But not everyone (in fact, far from everyone) agrees with me.

“Spoiler Alerts don’t work,” argue some.  They always have for me.  I see spoiler alert, I scroll past.

“People who complain about spoilers are telling others they can’t talk about the shows they like,” I can sort of see how this is implied (not really, I’m being generous) but don’t see how a spoiler alert is equal to shut up.

“Just stay offline or off social media for a few days,”  Um, just not realistic in this day and age.  And we are coming closer and closer to a day when we will never be offline.  Good/Bad, Right/Wrong, it’s true.  

So what to do?  When we’re in a bar or at parties we show consideration.  You wouldn’t scream the ending of True Detective out loud in the middle of a room where people hadn’t seen it, would you?  (The fine gents at Script Notes left their TD segment on the end of a show with many warnings for anyone who hadn’t seen it.) You wouldn’t discuss the twist ending of a movie as you leave the theatre in front of the line of folks waiting to get in, would you?

People have a tremendous sense of etiquette and common courtesy – except for the internet, it seems.  Or at least, we haven’t reached universal accepted behavior there just yet.  (I just learned the phrase trolling can apply to any kind of critic online.  What the fuck is that?)

And like Fiver coming to that realization of a dog loose in the woods in Watership Down, I remembered something.  A conversation I had weeks ago.  A friend of mine of on Facebook commented that he didn’t want a bunch of sports comments in his feed (this may have been for the NFL playoffs, I don’t remember)  I recommended an app that blocked sports scores from social media.

After a recent debate about spoiler etiquette, I remembered this app and researched.  Not only did I find it, I found several.  And that’s probably the thing that shocked me the most about the various Spoiler debates I’d had.  We actually have the power to block Spoilers from our online life – and just not enough people know about it.  Long threads of “you do this,” “no, you do this” can be eliminated by any of links – freeing us up to watch more TV!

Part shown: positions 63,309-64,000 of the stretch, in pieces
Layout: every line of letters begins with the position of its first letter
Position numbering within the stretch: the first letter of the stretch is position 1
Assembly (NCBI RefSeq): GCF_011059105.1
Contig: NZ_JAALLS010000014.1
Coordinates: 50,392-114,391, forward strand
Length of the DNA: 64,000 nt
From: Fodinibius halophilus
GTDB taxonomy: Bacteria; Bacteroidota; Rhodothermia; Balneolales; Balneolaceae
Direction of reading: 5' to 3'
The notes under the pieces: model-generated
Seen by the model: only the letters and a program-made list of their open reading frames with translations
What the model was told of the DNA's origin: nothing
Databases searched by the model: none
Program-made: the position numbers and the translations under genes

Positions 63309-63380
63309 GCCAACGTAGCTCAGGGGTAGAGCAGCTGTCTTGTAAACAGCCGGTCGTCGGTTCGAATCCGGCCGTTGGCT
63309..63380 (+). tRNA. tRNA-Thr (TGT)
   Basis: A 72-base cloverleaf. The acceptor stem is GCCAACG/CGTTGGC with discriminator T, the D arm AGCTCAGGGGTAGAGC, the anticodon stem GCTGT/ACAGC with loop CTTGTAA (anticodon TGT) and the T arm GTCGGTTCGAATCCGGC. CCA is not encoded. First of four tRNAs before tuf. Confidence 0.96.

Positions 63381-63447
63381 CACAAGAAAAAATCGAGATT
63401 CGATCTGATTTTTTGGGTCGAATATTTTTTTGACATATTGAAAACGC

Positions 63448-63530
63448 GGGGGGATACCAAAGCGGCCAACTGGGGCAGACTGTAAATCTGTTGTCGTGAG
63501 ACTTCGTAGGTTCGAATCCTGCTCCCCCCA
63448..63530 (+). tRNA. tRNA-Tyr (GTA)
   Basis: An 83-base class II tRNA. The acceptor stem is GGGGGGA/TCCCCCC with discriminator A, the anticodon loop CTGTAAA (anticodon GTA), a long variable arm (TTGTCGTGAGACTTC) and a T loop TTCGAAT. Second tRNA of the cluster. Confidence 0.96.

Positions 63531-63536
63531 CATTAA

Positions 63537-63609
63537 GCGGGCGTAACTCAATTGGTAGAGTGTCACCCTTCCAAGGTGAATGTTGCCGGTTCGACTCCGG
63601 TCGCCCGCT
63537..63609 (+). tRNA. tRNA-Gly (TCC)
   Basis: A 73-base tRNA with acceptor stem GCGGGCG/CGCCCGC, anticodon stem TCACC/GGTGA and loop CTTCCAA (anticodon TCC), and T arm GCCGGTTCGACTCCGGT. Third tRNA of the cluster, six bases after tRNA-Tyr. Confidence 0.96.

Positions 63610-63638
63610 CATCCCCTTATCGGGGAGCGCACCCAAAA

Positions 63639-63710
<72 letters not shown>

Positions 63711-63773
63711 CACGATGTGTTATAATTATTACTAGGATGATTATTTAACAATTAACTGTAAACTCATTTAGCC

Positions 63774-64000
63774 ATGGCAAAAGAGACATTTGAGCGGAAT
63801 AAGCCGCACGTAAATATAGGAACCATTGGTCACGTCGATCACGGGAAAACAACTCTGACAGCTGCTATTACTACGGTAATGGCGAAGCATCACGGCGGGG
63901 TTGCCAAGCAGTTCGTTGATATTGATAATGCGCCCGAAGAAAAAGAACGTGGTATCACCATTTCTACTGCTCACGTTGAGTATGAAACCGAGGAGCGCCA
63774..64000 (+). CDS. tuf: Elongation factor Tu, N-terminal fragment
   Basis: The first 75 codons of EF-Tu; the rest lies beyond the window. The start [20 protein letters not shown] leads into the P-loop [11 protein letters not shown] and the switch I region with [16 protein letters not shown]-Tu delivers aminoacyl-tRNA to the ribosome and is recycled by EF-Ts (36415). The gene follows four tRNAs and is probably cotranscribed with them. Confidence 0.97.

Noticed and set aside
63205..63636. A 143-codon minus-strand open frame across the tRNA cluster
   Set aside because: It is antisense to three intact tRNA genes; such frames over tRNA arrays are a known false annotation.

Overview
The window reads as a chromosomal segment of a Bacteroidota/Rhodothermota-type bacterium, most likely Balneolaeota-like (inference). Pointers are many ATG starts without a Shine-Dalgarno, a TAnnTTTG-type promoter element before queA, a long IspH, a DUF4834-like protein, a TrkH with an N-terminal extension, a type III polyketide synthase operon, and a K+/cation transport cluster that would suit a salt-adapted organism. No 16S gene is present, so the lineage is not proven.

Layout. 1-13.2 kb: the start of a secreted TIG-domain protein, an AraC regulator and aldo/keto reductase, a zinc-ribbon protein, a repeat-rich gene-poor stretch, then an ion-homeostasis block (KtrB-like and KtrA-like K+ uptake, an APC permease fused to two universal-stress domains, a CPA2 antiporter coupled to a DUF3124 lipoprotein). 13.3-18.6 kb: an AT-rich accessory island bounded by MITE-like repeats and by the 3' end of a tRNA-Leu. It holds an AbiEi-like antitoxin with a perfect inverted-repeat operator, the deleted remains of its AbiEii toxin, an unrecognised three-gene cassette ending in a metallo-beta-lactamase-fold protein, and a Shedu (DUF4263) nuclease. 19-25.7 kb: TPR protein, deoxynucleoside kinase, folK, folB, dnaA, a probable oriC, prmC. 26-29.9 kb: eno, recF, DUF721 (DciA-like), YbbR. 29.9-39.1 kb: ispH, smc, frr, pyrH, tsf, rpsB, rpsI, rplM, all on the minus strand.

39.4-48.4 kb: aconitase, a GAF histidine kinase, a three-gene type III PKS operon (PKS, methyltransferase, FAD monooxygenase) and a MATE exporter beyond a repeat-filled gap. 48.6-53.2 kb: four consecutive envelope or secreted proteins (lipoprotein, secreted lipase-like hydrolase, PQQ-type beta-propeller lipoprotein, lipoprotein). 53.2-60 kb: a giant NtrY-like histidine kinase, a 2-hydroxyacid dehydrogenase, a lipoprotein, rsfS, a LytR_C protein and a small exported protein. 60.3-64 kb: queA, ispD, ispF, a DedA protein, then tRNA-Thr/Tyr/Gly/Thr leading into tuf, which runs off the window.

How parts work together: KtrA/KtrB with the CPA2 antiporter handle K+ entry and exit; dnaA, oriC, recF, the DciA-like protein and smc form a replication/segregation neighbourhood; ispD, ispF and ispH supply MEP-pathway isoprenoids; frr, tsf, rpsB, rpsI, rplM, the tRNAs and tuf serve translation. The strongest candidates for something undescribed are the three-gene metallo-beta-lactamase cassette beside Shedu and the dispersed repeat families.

For the past month, I’ve been using The Chrome Unspoiler:


Effectiveness: I’d say about 95-98%  Simply install in your browser and type in what you don’t want spoiled.  It’s a good idea to include character names and keywords as well as the title.  That sounds like a pain but actually only takes a few seconds. News articles, blogs, social media are personally and selectively shielded so you don’t see anything you don’t want to see yet.  Not so ironically, Breaking Bad is the default.  Every spoiler blocked is presented with the option to show it.  You can turn as many options on and off as many times as you wish.  This has been a lifesaver.  

Now it’s not 100%, as I said.  One noticeable gap is that it won’t hide the Facebook trending column to the right, at least not yet, so be warned on that one.  And sometimes a headline will flash for a second or two before it’s blocked.

But the price-tag of “free” is hard to beat.

There’s also a version for Internet Explorer:  http://www.it-support.com.au/block-tv-show-spoilers-ruining-your-day-with-unspoiler/2014/04/

What about my phone?


Works for both iphone and Android.  Has great reviews from many users.


I haven’t found anything that’s as good as the Unspoiler.  It might be out there and if you find it please post a link in the comments section.  There is however, a comments blocker.  (And gosh, if some websites don’t desperately need that)


Safari?  I’ve not found one yet, but again if there’s a link I missed please post.

There’s also these articles on other ways of blocking out spoilers, but some of these seem a bit complicated so I’m sticking with the Unspoiler.  But hey, they may be perfect for you so check ‘em out:




So anyone mad about seeing the spaceship reveal from Star Wars, download one of these, install it and type in Star Wars – because those are only going to get worse between now and December 2015.

(And parents, these apps may be useful for parental control measures as well)

So the next time you’re on Facebook and you hear someone bitch about spoilers or someone bitching about someone bitching about spoilers – send them to these links or apps.  One of them will absolutely solve the problem.

We’re the on-demand generation.  We’re twisting media to our personal demands, regular programming schedules be damned.  (I JUST started Justified, for example)  We decide what and when we watch TV, movies or listen to music.  So if only follows that we’ll be exposed to spoilers – but only when we want.

If these links work for you, help spread the word. We can make the internet a nicer place to discuss things we disagree on.  And any other spoiler solutions are more than welcome in the comments section.  Thanks!